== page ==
Today's post is in response to an opinion piece in the Cowboy State Daily by Rod Miller,
whom I lovingly think of as the "Sagebrush Sage". It is a reprint of an email I sent to him directly this morning.
I always read your column, sometimes in agreement, other times not as much. However, you are always thoughtful, and experienced, and I thank you for sharing those thoughts. I submit your argument may be somewhat limited in terms of mootness of the argument over whether or not the State exerts sovereign territorial jurisdiction of the land within its boundaries, and it seems that the Constitution of the United States places strict controls on the ownership of territory within a state by the federal government. Arguably, Federal lands within the State of Wyoming were conferred to it by the Act of Admission, which made us a State and thus grated us territorial and jurisdictional sovereignty within our defined borders. Hopefully what I provide gives you some food for thought.
This statement from today’s column intrigued me:
While it sounds nice, it ignores the legal and constitutional realities that render it moot. When proponents say “take our land back”, they neglect the fact that federal lands never belonged to the State of Wyoming in the first place.
Both our Wyoming Constitution and our Act of Admission contain specific language that precludes the goal of the Sagebrush Rebellion. Simply stated, it ain’t gonna happen.
The questions at root for us, and largely the entire country, seem to me:
1.) What does it mean to be a “State” in a federal republic? Are we independent sovereign territories, or simply administrative districts of the Federal Government? We are, of course, independent sovereign territories, with independent constitutions, governments, specific laws and customs, and people.
An accepted legal definition of a ‘state' can be found here:
"A state is a political division of a body of people that occupies a territory defined by frontiers. The state is sovereign in its territory (also referred to as jurisdiction) and has the authority to enforce a system of rules over the people living inside it.” (Source: https://www.law.cornell.edu/wex/state)
2.) What were we granted in the Act of 1868 that established the Wyoming Territory that were then formally GRANTED to us in the Act of Admission in 1890? The language that we were granted the lands is very explicit, and the conditions were, as well? Sources:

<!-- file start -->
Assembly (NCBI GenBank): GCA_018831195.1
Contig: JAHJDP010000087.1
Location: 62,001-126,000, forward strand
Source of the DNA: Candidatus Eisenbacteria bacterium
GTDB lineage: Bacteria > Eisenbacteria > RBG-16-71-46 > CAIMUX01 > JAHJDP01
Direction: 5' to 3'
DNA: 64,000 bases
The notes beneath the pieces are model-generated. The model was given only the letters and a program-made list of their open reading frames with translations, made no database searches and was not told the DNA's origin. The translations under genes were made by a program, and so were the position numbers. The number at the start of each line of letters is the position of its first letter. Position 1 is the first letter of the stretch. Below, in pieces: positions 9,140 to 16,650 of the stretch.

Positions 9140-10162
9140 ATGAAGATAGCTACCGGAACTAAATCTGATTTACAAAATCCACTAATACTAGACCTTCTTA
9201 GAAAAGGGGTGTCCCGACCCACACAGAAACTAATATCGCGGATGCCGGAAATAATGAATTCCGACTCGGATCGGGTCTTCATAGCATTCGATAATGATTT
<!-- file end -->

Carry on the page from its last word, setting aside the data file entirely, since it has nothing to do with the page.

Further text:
Act of Admission: https://codes.findlaw.com/wy/act-of-admission/wy-st-act-of-admission/
Act establishing the Wyoming Territory: https://codes.findlaw.com/wy/wyoming-organic-act/wy-st-organic-act/
The Act of Admission grants us the land in the territory in Section 2:
§ 2. Boundaries; limitations as to Yellowstone National Park; federal jurisdiction in Yellowstone National Park. The said state shall consist of all the territory included within the following boundaries, to-wit: Commencing at the intersection of the twenty-seventh meridian of longitude west from Washington with the forty-fifth degree of north latitude and running thence west to the thirty-fourth meridian of west longitude; thence south to the forty-first degree of north latitude; thence east to the twenty-seventh meridian of west longitude, and thence north to the place of beginning. Provided, that nothing in this act contained shall repeal or affect any act of congress relating to the Yellowstone National Park, or the reservation of the park as now defined, or as may be hereafter defined or extended, or the power of the United States over it; and nothing contained in this act shall interfere with the right and ownership of the United States in said park and reservation as it now is or may hereafter be defined or extended by law; but exclusive legislation, in all cases whatsoever, shall be exercised by the United States, which shall have exclusive control and jurisdiction over the same; but nothing in this proviso contained shall be construed to prevent the service within said park of civil and criminal process lawfully issued by the authority of said state; and the said state shall not be entitled to select indemnity school lands for the sixteenth and thirty-sixth sections that may be in said park reservation as the same is now defined or may be hereafter defined.